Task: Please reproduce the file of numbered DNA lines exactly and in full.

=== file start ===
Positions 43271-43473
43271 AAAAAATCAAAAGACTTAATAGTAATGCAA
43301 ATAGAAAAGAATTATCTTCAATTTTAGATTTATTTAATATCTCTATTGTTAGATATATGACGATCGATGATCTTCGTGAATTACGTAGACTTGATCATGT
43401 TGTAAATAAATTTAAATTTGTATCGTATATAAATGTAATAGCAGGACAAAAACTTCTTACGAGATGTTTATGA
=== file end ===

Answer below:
Positions 43271-43473
43271 AAAAAATCAAAAGACTTAATAGTAATGCAA
43301 ATAGAAAAGAATTATCTTCAATTTTAGATTTATTTAATATCTCTATTGTTAGATATATGACGATCGATGATCTTCGTGAATTACGTAGACTTGATCATGT
43401 TGTAAATAAATTTAAATTTGTATCGTATATAAATGTAATAGCAGGACAAAAACTTCTTACGAGATGTTTATGA